The Blonde-haired woman cracking BorschtBelt jokes and dragging a custom-made
pushcart is just a bit over 5 feet tall when she's wearing a hat in the shape of a
coffee cup.

She looks a little odd at first, decked out in the hat, a flowing black cape and an array of scissors ornaments (pendant, watch, earrings). But as soon as she starts cutting,it is obvious that Wendy Brackman, self described as either Wacky Wendy or Mad Hatter, is going to deliver a lot more than the punch lines from Henny Youngman's "Private Joke Book", which sits on a shelf in her office in Midwood.

The secret to Wacky Wendy is speed. She can cut hats from paper plates at a lightning pace, much like a pizza maker working a piece of dough. The hats are
artworks in themselves. And even though they take only minutes to make,they are
intricate,colorful and compelling. Her audiences only watch a performer's engaging
shtick, but are witnesses to the process of creating art.

"I am totally inspired," said Sharon Gallucci, a student at the Fashion Institute of Technology, where Wacky Wendy performed last week."She knows how to do it without looking at it. She has it in her head,you know what I mean, she makes it.
Her name fits her perfectly: wacky. "She's wacky.

Ms. Brackman, 41, used to be a devoted sculptor and graphic designer and promises never to leave a crowd disappointed.

She claims to be the only artist in the world capable of swiftly cutting paper plates
into hats. She is probably right. From a few plates, she can make a mask of a rat,
a frog, a devil or an angel. In less than five minutes, she can put replicas of
cowboys, gorillas and ladybugs on people's heads. All the while, she tells jokes.

"Hey, you know I went to school for this," she said to a crowd of students
huddled around her in the cafeteria at F.I.T., as her left hand held a few colored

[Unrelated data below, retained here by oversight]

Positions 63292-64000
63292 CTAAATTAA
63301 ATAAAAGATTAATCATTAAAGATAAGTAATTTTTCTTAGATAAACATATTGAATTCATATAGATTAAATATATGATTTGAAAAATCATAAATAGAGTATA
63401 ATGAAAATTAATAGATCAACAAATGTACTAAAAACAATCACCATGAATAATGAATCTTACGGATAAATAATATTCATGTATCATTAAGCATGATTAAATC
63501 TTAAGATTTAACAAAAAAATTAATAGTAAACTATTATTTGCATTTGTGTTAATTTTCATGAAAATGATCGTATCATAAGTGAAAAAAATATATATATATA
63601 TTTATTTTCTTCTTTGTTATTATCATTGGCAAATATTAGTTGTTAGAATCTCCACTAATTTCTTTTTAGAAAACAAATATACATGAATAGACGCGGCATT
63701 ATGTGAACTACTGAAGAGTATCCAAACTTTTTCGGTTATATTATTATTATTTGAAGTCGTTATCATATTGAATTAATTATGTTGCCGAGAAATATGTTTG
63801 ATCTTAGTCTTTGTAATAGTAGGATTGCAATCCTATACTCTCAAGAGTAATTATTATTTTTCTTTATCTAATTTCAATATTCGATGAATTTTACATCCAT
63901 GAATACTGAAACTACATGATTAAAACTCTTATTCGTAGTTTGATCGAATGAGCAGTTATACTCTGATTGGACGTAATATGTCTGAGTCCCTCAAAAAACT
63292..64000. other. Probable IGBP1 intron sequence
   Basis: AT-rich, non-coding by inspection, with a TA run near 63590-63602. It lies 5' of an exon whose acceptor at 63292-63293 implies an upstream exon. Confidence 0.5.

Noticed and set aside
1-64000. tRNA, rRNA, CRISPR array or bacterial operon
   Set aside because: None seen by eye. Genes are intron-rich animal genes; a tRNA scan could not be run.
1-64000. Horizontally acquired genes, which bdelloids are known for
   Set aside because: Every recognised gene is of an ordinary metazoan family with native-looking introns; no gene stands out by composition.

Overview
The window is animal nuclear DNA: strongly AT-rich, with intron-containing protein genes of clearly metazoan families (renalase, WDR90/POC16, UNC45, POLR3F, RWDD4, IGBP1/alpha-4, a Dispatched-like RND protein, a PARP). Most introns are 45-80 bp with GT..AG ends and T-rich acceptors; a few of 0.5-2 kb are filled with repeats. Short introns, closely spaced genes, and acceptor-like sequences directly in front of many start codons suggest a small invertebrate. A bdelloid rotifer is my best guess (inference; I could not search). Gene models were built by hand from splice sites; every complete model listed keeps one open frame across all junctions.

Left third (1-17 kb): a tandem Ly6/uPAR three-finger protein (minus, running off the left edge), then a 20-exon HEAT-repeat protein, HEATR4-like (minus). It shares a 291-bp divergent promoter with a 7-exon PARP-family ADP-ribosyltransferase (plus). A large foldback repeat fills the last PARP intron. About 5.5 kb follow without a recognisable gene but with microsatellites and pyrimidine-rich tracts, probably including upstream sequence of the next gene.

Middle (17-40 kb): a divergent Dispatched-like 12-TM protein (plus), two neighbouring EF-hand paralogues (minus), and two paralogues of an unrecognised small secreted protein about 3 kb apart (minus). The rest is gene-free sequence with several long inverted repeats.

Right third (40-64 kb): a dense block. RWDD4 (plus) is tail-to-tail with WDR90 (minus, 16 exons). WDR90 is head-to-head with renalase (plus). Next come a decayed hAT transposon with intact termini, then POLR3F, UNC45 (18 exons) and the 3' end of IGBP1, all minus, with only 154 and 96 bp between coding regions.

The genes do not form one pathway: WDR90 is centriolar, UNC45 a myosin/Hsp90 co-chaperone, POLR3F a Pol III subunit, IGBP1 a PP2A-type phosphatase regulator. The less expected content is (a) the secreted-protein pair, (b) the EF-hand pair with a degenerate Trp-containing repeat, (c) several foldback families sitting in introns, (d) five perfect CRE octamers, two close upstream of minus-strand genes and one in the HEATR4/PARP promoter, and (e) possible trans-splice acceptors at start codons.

disks and her right hand cut away as if possessed, zigzagging through the paper
with her small pair of scissors "I did," she continued. "I went to Origami
University in Japan. But after three years, they kicked me out, for cutting
class. Get it?"

Actually, Ms. Brackman's unusual vocation started in 1986, when she was at a barbecue and started playing with a paper plate. She cut at it to make a design and realized she was crafting a hat. She found that she was
astonishingly fast and that she could design a seemingly unlimited number of hats. She began making hats and masks from white paper plates at parties. She started introducing colors and developing a repertory of jokes. And soon after, Ms. Brackman became Wacky Wendy, a performer at corporate parties and colleges and the "queen of bar and bat mitzvahs." "Where else can you find an elegant, beautiful party with so many nice people? There is no better job.

Copyright 2001 Wacky Wendy Entertainment Inc.. For information about this site and its contents, contact the webmaster at:
Read all about "The Queen of The Cutups" Wacky Wendy, here in these articles by The New York Times and the Baltimore Sun Times.
The New York Times
Sunday, October 20, 1996

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